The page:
Skeletons at the Feast

Written by:
Chris Bohjalian
Narrated by:
Mark Bramhall

Unabridged Audiobook

Release Date
May 2008
12 hours 9 minutes
In January 1945, in the waning months of World War II, a small group of people begin the longest journey of their lives: an attempt to cross the remnants of the Third Reich, from Warsaw to the Rhine if necessary, to reach the British and American lines.

Among the group is eighteen-year-old Anna Emmerich, the daughter of Prussian aristocrats. There is her lover, Callum Finella, a twenty-year-old Scottish prisoner of war who was brought from the stalag to her family’s farm as forced labor. And there is a twenty-six-year-old Wehrmacht corporal, who the pair know as Manfred–who is, in reality, Uri Singer, a Jew from Germany who managed to escape a train bound for Auschwitz.

As they work their way west, they encounter a countryside ravaged by war. Their flight will test both Anna’s and Callum’s love, as well as their friendship with Manfred–assuming any of them even survive.

Perhaps not since The English Patient has a novel so deftly captured both the power and poignancy of romance and the terror and tragedy of war. Skillfully portraying the flesh and blood of history, Chris Bohjalian has crafted a rich tapestry that puts a face on one of the twentieth century’s greatest tragedies–while creating, perhaps, a masterpiece that will haunt readers for generations.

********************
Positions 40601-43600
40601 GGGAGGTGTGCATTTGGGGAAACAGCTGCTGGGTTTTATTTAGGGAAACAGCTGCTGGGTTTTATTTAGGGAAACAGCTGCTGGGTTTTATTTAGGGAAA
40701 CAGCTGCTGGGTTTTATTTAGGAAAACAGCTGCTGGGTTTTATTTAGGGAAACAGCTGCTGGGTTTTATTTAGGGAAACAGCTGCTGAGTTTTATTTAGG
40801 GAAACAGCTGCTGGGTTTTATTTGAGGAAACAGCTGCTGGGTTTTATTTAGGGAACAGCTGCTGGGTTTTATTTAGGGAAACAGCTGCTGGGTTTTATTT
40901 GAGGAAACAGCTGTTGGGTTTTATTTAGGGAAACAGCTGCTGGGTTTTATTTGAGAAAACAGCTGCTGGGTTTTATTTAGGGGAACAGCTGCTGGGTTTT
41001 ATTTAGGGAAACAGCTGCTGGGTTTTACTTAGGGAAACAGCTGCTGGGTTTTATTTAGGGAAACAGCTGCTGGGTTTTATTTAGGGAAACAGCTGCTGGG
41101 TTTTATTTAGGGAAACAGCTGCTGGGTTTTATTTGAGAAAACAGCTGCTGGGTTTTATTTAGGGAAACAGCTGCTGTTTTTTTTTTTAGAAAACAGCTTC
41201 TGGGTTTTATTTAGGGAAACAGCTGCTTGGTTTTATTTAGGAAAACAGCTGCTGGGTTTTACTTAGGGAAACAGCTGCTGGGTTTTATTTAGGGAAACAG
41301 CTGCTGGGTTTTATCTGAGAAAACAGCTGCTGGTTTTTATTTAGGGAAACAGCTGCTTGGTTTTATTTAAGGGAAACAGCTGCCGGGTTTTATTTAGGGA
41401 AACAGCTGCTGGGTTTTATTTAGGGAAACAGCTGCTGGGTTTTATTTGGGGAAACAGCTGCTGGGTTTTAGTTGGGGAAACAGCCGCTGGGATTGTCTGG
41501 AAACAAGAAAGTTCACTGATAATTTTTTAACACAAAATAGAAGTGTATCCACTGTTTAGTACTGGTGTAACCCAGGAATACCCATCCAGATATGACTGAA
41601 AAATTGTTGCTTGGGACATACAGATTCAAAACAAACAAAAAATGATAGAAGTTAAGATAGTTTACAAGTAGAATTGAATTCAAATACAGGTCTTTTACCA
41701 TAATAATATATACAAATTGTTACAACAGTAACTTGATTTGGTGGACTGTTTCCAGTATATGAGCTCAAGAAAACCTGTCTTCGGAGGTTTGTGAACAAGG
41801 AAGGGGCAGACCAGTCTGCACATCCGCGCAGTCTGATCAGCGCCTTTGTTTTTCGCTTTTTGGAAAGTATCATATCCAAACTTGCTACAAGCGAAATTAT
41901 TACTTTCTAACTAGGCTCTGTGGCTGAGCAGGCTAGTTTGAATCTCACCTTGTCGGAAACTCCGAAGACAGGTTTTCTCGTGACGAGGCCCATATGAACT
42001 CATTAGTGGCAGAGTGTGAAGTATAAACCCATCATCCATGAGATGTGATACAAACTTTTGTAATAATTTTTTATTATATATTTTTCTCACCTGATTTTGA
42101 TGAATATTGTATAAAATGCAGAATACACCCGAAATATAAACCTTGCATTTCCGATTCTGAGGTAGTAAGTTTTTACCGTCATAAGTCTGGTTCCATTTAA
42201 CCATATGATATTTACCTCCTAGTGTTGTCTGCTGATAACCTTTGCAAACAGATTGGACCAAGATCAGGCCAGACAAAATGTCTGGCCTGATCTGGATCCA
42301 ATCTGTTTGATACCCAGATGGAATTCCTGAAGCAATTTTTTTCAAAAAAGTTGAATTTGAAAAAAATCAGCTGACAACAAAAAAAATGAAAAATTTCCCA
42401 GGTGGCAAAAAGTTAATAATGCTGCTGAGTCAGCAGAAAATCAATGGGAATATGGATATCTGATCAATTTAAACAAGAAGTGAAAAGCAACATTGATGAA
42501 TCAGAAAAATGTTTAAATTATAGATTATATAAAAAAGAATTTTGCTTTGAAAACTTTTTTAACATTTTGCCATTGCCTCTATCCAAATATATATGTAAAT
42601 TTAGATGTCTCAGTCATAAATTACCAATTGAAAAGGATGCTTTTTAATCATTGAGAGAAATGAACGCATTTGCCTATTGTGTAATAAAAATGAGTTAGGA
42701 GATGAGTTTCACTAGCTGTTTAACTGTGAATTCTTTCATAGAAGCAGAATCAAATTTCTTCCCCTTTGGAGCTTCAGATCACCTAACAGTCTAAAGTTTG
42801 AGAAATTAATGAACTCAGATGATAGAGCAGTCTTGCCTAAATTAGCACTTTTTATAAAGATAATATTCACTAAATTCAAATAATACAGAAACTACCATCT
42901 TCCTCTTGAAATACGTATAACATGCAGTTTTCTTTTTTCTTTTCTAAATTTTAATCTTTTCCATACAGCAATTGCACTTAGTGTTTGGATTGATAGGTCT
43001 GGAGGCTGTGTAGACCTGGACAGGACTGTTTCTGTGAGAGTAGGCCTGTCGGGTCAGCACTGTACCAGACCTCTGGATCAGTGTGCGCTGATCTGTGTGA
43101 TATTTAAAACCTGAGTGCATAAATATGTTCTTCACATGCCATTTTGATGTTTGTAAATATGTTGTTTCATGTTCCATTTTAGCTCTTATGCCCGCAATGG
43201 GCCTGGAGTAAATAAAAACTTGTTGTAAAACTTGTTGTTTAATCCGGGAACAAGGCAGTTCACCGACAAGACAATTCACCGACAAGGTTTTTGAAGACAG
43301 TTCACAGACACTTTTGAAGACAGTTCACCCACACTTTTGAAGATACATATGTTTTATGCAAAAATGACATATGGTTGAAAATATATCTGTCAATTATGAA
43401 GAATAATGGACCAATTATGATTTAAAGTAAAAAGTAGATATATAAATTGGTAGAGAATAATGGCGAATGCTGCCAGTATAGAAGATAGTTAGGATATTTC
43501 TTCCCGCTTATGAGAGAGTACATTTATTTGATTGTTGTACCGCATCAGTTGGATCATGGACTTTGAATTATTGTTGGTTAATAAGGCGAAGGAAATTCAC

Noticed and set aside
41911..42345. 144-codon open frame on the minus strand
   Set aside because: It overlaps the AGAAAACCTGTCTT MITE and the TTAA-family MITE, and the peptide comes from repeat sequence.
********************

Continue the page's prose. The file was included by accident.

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Carmel S.

Relates a part of World War II history that I was certainly unfamiliar with, the effect of the war's end on ordinary German families far from the cities and the Nazi influence. The story follows the refugees who fled Germany when it was falling apart, and their voyage is filled with terror and loss. Two parallel stories describe a young Jewish man who escaped a train headed to a concentration camp and women liberated from the camps. The story occasionally bogs down in slowness, but is mostly gripping. The narrator does a good job voicing the different characters. A great choice if you enjoy historical fiction.

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I thought I had learned or heard about all of the atrocities committed by Hitler and the Nazis in World War II. This book not only reminds one of the INSANE treatment and exterminations of human beings, but also tells the story of a normal, non-Jewish, German family. It's a side that I have often wondered about. How could regular German citizens ever have let this happen? How could they have followed and believed so blindly in Hitler?

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